Chinese Vice-President Xi Jinping has appeared in public for the first time in two weeks.
Mr Xi, who is expected to become China's next leader, attended an event on Saturday to mark national science day, Xinhua news agency reported.
No official explanation has been given for his absence, which fuelled widespread speculation.
There were rumours about the state of his health and suggestions of power struggles within the Communist party.
However, on Saturday China's official news agency carried a brief report of Mr Xi's visit to the China Agricultural University in Beijing with a photograph showing the vice-president smiling and walking with other officials.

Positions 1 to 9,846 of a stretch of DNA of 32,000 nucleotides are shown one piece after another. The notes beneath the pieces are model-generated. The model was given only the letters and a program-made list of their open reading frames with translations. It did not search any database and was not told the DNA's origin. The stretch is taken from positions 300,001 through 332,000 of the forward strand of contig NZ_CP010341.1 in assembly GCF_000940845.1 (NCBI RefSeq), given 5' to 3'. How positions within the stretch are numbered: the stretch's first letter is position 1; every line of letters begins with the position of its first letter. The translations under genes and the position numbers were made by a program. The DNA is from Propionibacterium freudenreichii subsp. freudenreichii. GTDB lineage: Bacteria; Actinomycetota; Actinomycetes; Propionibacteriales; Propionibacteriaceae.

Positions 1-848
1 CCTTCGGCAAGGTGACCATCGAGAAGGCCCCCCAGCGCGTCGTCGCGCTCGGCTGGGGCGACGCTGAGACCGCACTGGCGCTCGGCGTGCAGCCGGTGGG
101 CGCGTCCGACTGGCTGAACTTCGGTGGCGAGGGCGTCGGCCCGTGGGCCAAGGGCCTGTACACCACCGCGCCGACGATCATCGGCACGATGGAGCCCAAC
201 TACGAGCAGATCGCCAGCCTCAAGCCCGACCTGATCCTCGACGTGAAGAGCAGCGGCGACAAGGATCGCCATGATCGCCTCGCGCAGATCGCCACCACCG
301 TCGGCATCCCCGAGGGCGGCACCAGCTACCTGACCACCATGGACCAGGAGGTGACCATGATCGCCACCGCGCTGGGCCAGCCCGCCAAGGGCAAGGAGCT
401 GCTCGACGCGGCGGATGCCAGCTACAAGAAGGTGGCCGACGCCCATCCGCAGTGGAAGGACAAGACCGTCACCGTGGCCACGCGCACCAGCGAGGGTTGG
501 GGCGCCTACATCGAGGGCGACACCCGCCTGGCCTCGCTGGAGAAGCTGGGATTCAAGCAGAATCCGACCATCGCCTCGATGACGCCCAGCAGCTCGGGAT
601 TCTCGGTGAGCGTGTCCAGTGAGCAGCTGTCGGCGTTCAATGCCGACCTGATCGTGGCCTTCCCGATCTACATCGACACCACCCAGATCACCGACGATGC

Mr Xi, 59, cancelled meetings with four foreign dignitaries including US Secretary of State Hillary Clinton.
On Thursday, Mr Xi was cited in state media for the first time in 12 days, expressing condolences over the death of a former general.
During his absence, searches for Mr Xi's name on China's Twitter-like weibo micro-blogging sites have been blocked.
He is expected to succeed President Hu Jintao as leader of the ruling Communist Party at a crucial meeting due to be held some time next month.
The BBC's Damian Grammaticas in Beijing says Mr Xi's reappearance seems designed to put to an end days of feverish speculation.
China's leadership transition now looks back on track, he adds.